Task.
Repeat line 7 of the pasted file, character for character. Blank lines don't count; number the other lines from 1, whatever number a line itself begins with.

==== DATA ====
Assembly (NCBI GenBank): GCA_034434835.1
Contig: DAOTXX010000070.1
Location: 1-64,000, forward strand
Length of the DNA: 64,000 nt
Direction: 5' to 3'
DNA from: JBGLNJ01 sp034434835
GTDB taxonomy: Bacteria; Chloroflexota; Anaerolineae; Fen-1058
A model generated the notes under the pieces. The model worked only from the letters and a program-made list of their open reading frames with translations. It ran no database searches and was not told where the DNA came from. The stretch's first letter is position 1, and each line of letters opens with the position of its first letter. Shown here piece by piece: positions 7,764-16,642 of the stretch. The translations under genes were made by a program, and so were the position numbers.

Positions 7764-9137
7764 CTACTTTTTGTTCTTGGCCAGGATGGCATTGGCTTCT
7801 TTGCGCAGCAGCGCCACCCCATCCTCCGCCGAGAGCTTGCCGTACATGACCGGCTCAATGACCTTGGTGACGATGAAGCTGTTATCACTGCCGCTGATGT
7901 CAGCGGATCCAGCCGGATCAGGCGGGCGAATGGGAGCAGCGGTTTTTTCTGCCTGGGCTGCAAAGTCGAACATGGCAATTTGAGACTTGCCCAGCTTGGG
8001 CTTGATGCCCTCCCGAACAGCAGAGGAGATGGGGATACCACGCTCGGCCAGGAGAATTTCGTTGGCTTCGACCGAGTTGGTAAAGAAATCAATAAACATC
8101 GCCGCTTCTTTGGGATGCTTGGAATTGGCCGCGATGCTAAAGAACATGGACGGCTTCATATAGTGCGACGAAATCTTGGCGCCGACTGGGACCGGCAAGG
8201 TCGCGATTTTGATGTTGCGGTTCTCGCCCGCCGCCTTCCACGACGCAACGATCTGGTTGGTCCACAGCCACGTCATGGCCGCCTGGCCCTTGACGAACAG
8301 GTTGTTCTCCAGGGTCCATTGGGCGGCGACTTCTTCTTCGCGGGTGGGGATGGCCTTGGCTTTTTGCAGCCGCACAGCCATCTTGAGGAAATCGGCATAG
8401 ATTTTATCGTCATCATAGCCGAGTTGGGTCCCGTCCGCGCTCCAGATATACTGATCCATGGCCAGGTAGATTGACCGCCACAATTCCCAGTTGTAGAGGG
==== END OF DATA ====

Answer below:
GTDB taxonomy: Bacteria; Chloroflexota; Anaerolineae; Fen-1058